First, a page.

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Poem by Frederick Locker-Lampson

Rotten Row, Hyde Park

I HOPE I m fond of much that s good,
  As well as much that s gay;
I d like the country if I could,
  I like the Park in May:
And when I ride in Rotten Row,
I wonder why they called it so.

A lively scene on turf and road,
  The crowd is smartly drest:
The Ladies Mile has overflowed,
  The chairs are in request:
The nimble air, so soft and clear,
Can hardly stir a ringlet here.	

I ll halt beneath these pleasant trees
  And drop my bridle-rein,
And, quite alone, indulge at ease
  The philosophic vein:
I ll moralize on all I see,
I think it all was made for me!

Forsooth, and on a nicer spot
  The sunbeam never shines;
Young ladies here can talk and trot
  With statesmen and divines:
Could I have chosen, I d have been
A Duke, a Beauty, or a Dean!

What grooms! what gallant gentlemen!
  What well-appointed hacks!
What glory in their pace,and then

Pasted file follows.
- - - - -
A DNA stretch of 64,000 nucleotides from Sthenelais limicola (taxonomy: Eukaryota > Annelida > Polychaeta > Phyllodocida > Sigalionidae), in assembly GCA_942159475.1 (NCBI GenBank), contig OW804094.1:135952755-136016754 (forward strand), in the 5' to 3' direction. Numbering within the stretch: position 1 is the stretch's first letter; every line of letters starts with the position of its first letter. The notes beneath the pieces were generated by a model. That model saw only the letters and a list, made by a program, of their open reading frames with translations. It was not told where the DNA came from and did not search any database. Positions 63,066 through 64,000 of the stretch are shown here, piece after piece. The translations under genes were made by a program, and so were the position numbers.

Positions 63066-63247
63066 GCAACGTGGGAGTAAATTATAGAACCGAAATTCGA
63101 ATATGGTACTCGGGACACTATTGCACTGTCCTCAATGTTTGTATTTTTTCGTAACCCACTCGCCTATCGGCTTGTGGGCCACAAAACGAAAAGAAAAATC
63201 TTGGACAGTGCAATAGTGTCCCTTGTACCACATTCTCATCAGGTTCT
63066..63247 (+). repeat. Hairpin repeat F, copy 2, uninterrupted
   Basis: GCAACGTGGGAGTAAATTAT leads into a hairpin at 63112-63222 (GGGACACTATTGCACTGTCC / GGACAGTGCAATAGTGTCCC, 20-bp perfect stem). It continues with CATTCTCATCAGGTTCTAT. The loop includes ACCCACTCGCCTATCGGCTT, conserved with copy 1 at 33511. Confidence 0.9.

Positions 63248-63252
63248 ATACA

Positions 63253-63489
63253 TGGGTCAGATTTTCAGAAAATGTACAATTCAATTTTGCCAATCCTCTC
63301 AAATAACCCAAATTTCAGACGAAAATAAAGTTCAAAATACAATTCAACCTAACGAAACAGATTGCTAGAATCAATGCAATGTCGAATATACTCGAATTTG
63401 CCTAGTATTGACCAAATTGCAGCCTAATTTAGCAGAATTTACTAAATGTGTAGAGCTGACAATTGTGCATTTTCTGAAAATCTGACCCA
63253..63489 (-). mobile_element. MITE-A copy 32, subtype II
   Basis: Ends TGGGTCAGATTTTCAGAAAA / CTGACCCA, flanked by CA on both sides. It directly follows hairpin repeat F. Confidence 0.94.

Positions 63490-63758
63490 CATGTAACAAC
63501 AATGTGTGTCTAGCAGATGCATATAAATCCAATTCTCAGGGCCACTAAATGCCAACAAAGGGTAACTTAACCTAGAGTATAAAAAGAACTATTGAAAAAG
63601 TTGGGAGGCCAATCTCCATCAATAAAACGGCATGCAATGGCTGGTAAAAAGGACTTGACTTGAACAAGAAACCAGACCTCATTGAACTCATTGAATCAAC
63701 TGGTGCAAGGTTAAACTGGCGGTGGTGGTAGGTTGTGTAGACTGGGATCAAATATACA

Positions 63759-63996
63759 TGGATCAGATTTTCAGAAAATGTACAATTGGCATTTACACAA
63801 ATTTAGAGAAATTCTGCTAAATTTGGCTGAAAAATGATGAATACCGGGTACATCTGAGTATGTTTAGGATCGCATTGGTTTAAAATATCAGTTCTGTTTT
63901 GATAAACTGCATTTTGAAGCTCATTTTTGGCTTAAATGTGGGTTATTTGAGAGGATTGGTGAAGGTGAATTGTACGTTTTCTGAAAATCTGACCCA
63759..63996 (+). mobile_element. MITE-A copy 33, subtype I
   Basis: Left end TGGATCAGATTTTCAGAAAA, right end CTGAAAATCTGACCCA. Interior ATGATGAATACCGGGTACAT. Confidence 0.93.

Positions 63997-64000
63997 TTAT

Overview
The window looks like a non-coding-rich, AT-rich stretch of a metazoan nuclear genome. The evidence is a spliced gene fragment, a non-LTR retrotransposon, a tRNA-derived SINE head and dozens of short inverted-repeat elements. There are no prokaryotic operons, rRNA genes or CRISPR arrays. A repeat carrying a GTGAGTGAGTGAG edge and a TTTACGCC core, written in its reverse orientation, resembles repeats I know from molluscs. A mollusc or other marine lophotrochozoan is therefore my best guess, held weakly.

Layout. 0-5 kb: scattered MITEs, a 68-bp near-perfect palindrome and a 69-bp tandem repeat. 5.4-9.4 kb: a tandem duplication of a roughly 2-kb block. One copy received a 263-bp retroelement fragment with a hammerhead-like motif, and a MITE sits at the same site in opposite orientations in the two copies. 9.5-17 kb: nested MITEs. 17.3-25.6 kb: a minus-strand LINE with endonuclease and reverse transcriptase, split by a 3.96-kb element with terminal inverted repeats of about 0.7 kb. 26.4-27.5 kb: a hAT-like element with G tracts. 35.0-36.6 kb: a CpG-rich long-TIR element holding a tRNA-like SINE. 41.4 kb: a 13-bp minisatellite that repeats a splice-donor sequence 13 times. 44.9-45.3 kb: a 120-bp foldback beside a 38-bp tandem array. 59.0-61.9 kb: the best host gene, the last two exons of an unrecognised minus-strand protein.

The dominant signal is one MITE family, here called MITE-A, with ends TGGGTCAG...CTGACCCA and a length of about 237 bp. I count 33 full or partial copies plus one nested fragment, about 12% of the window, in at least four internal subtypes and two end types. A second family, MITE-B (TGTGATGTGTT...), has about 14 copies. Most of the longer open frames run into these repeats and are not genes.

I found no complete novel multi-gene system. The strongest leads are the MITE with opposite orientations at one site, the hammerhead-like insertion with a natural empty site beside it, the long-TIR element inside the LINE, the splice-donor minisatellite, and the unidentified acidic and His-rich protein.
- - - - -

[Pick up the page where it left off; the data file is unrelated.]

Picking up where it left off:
What beauties on their backs!
My Pegasus would never flag
If weighted as my ladys nag.

But where is now that courtly troop
  Who once rode laughing by?
I miss the curls of Cantilupe,
  The smile of Lady Di:
They all could laugh from night to morn,
And Time has laughed them all to scorn.

I then could frolic in the van
  With dukes and dandy earls;
I then was thought a nice young man
  By rather nice young girls;
I ve half a mind to join Miss Browne,
And try one canter up and down.

Ah, no! I ll linger here awhile,
  And dream of days of yore;
For me bright eyes have lost the smile,	
  The sunny smile they wore:
Perhaps they say, what I ll allow,
That I m not quite so handsome now.

Frederick Locker-Lampson

Poem Theme: London

Frederick Locker-Lampson's other poems:
  1. A Sketch in Seven Dials
  2. The Old Clerk
  3. Phœbe, the Nymph of the Well
  4. The Cradle
  5. The Pilgrims of Pall Mall

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